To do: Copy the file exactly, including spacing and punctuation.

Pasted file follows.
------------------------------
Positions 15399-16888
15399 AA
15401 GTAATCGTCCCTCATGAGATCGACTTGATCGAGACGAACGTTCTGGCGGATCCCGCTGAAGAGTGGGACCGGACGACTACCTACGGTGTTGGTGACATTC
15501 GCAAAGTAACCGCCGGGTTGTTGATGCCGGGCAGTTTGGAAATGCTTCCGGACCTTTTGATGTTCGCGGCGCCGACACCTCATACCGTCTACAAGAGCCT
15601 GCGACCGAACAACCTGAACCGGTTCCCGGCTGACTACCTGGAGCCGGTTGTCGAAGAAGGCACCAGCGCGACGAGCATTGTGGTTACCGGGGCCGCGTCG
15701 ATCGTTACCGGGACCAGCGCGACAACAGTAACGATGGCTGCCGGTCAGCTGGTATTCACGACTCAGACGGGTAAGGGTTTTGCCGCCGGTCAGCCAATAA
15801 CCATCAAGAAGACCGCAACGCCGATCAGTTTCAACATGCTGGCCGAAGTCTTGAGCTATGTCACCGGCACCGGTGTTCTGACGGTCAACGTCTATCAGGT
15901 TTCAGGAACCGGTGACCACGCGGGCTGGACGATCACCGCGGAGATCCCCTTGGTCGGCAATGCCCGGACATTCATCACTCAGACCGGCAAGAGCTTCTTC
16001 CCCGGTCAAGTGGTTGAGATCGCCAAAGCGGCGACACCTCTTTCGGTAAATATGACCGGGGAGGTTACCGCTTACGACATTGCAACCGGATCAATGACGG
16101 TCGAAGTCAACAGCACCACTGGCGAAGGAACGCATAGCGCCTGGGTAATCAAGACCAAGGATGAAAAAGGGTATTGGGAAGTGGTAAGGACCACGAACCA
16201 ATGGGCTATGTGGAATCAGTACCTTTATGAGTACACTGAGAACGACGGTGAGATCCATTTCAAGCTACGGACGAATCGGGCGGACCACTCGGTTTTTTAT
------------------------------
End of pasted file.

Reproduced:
Positions 15399-16888
15399 AA
15401 GTAATCGTCCCTCATGAGATCGACTTGATCGAGACGAACGTTCTGGCGGATCCCGCTGAAGAGTGGGACCGGACGACTACCTACGGTGTTGGTGACATTC
15501 GCAAAGTAACCGCCGGGTTGTTGATGCCGGGCAGTTTGGAAATGCTTCCGGACCTTTTGATGTTCGCGGCGCCGACACCTCATACCGTCTACAAGAGCCT
15601 GCGACCGAACAACCTGAACCGGTTCCCGGCTGACTACCTGGAGCCGGTTGTCGAAGAAGGCACCAGCGCGACGAGCATTGTGGTTACCGGGGCCGCGTCG
15701 ATCGTTACCGGGACCAGCGCGACAACAGTAACGATGGCTGCCGGTCAGCTGGTATTCACGACTCAGACGGGTAAGGGTTTTGCCGCCGGTCAGCCAATAA
15801 CCATCAAGAAGACCGCAACGCCGATCAGTTTCAACATGCTGGCCGAAGTCTTGAGCTATGTCACCGGCACCGGTGTTCTGACGGTCAACGTCTATCAGGT
15901 TTCAGGAACCGGTGACCACGCGGGCTGGACGATCACCGCGGAGATCCCCTTGGTCGGCAATGCCCGGACATTCATCACTCAGACCGGCAAGAGCTTCTTC
16001 CCCGGTCAAGTGGTTGAGATCGCCAAAGCGGCGACACCTCTTTCGGTAAATATGACCGGGGAGGTTACCGCTTACGACATTGCAACCGGATCAATGACGG
16101 TCGAAGTCAACAGCACCACTGGCGAAGGAACGCATAGCGCCTGGGTAATCAAGACCAAGGATGAAAAAGGGTATTGGGAAGTGGTAAGGACCACGAACCA
16201 ATGGGCTATGTGGAATCAGTACCTTTATGAGTACACTGAGAACGACGGTGAGATCCATTTCAAGCTACGGACGAATCGGGCGGACCACTCGGTTTTTTAT